program, and to provide information about the current program state once execution is suspended. Instead of executing the program until the system crashes or the program terminates
the developer is able to employ breakpoints to suspend execution whenever specified conditions are met. While the program remains in suspended state the developer is able to inspect
provided program context information, such as the current source line, variable values, or the
program call stack. The listed context information target the program’s source-level view.
The provision of architecture specific information, such as the values of existing registers, the
memory content or the current machine instruction is important to receive a complete picture
of the current program state. In order to continue execution, a debugger usually provides
at least two possibilities: An unconditional resume, resumes the program’s execution until
either another breakpoint is hit or the program terminates. Single-stepping allows to execute the program step-wise, whereas the granularity of a step usually varies between a single
machine instruction or a statement in the source program. An advanced execution control
concept is described by the possibility to reverse execution. It frequently happens that during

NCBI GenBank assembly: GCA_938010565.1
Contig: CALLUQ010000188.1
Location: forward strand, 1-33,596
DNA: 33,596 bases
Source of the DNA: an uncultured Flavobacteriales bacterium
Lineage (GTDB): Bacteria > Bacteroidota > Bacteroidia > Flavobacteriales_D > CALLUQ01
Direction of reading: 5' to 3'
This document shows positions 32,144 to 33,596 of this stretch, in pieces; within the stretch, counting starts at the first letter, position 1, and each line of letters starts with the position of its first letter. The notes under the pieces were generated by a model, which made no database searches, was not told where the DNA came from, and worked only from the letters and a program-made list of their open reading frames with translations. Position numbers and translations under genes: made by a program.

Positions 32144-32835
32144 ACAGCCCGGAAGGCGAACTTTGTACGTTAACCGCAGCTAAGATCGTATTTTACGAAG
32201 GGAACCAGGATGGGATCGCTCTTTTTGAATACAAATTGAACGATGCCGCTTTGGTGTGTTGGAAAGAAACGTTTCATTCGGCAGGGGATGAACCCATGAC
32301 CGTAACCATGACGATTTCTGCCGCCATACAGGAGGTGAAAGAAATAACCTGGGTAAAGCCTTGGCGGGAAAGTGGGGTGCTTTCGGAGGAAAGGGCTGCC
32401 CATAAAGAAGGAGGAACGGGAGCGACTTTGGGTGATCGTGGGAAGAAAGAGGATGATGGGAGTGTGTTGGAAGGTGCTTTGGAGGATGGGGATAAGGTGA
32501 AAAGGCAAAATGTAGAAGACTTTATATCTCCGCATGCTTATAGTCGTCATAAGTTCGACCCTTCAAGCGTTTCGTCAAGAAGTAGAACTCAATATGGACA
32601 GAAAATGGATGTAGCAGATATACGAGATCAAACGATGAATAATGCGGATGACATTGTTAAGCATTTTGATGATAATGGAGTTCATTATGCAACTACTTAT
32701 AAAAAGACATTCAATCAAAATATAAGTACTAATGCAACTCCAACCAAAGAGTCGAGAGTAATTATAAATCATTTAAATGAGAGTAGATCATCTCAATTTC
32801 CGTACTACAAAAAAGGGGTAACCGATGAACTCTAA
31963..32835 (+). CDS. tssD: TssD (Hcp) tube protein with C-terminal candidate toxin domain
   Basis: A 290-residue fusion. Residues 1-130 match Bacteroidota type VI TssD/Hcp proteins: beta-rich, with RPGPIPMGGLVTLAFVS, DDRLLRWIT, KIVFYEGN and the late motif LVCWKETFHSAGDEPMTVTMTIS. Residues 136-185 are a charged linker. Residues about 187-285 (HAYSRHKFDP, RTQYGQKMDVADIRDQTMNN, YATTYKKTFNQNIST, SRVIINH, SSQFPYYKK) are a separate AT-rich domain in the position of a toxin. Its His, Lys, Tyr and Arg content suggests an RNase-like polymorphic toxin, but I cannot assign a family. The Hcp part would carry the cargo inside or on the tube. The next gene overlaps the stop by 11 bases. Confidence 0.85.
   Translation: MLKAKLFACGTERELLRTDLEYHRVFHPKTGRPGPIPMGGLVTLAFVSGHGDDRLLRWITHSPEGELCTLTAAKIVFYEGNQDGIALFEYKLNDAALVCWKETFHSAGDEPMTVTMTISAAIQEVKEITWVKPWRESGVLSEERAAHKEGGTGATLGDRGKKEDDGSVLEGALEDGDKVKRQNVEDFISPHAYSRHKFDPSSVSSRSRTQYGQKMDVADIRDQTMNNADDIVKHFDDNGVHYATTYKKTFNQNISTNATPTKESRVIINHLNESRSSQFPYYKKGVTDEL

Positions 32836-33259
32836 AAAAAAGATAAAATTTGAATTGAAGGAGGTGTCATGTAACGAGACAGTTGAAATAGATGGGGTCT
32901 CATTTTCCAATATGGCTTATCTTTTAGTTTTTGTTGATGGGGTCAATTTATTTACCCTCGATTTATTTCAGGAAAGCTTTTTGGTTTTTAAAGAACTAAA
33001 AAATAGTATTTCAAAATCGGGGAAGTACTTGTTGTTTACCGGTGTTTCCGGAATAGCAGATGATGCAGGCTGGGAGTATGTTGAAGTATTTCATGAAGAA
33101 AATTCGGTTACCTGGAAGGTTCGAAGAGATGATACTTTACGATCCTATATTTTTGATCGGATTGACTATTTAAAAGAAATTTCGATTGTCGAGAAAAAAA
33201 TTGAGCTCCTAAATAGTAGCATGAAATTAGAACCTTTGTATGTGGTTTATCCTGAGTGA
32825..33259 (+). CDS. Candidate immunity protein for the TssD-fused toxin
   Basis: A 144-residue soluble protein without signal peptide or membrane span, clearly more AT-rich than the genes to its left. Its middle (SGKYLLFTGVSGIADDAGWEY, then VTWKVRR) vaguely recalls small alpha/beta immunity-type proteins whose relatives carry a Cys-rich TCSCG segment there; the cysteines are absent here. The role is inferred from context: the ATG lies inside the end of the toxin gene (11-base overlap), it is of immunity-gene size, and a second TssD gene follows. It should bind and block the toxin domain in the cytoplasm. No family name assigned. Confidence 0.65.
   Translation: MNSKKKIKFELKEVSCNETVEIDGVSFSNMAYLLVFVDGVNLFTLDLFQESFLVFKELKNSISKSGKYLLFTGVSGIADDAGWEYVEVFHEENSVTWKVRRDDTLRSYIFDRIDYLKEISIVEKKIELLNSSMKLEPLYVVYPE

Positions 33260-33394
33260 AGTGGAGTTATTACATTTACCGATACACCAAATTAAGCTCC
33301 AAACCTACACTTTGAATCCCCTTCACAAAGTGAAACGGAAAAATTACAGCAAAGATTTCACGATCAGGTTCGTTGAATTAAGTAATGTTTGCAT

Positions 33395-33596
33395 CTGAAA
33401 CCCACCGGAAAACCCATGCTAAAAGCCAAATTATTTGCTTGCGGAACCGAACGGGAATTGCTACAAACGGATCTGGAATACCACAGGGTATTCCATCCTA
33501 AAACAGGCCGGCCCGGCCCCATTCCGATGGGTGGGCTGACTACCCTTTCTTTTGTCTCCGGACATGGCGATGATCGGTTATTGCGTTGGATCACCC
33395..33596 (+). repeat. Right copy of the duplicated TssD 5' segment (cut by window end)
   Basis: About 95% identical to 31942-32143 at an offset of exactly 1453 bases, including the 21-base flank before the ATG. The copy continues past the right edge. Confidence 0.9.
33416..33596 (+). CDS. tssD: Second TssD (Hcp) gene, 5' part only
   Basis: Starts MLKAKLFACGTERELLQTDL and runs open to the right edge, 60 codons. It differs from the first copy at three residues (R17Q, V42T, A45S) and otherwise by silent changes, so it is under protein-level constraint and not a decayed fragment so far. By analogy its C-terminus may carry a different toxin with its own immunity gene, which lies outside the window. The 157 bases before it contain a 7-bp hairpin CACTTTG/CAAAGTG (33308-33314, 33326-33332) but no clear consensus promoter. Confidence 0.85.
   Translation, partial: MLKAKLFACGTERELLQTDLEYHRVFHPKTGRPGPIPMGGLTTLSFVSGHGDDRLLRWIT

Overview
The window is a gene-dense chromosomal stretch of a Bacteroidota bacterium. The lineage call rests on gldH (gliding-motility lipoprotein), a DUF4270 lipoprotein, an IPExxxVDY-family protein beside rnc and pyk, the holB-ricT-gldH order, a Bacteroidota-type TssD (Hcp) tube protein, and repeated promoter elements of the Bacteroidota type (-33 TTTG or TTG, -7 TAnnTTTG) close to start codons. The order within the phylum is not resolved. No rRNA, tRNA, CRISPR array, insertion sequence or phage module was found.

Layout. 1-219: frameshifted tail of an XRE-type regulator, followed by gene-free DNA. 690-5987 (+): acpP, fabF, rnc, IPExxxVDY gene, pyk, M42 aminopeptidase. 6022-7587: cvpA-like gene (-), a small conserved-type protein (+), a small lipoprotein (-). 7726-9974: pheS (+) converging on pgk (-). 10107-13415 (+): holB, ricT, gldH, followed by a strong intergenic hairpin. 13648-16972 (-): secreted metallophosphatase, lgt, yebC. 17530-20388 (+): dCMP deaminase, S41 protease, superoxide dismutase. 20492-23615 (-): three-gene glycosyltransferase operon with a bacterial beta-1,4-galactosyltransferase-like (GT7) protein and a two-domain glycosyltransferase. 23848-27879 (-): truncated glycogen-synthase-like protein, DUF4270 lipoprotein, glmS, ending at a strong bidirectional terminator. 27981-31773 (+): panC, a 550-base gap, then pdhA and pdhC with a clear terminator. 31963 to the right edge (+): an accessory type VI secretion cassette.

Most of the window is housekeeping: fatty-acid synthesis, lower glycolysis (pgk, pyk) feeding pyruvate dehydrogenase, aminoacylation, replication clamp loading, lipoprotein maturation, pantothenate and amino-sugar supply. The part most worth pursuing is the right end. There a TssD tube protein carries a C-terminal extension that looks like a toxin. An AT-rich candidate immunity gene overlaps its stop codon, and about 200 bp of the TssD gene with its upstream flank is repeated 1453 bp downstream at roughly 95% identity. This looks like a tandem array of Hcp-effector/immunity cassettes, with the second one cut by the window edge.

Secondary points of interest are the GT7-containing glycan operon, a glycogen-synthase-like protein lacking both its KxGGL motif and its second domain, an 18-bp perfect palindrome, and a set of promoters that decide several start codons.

debugging the programmer lets execution pass beyond a particular interesting point. Reverse
execution is a powerful concept and allows the programmer to resume backwards to reach the
interesting point without the necessity to restart the program.
1.2
Approaches for Embedded Systems Debugging
Debugging is an activity that is not restricted to embedded systems software but can be performed on other types of software as well. However, debugging embedded systems software
is more difficult than debugging software written for general purpose computers. This is
because embedded systems face tight resource constraints and are usually not able to host
a debugger. Even if the embedded system has sufficient resources to run a debugger, the
situation is complicated further because typically there does not exists a conventional way
to control the debugger, for example, with a keyboard and a monitor. The solution to this
problem is to host the debugger’s user interface on the machine used to develop the program
and either remotely control the target system or simulate the system in software. In the following we will discuss three possible approaches to embedded systems debugging. The first
two approaches remotely connect to the system under study and rely on modified or additional hardware to provide debugging functionality. The third approach is software-based
4
1.2. APPROACHES FOR EMBEDDED SYSTEMS DEBUGGING
Target Board
Logic
Programmed
to Behave
like the
Device
PROBE
Software
Frontend
Emulator
Figure 1.1: In-Circuit Emulator Block Diagram
and employs an instruction-set simulator.
1.2.1
In-Circuit Emulator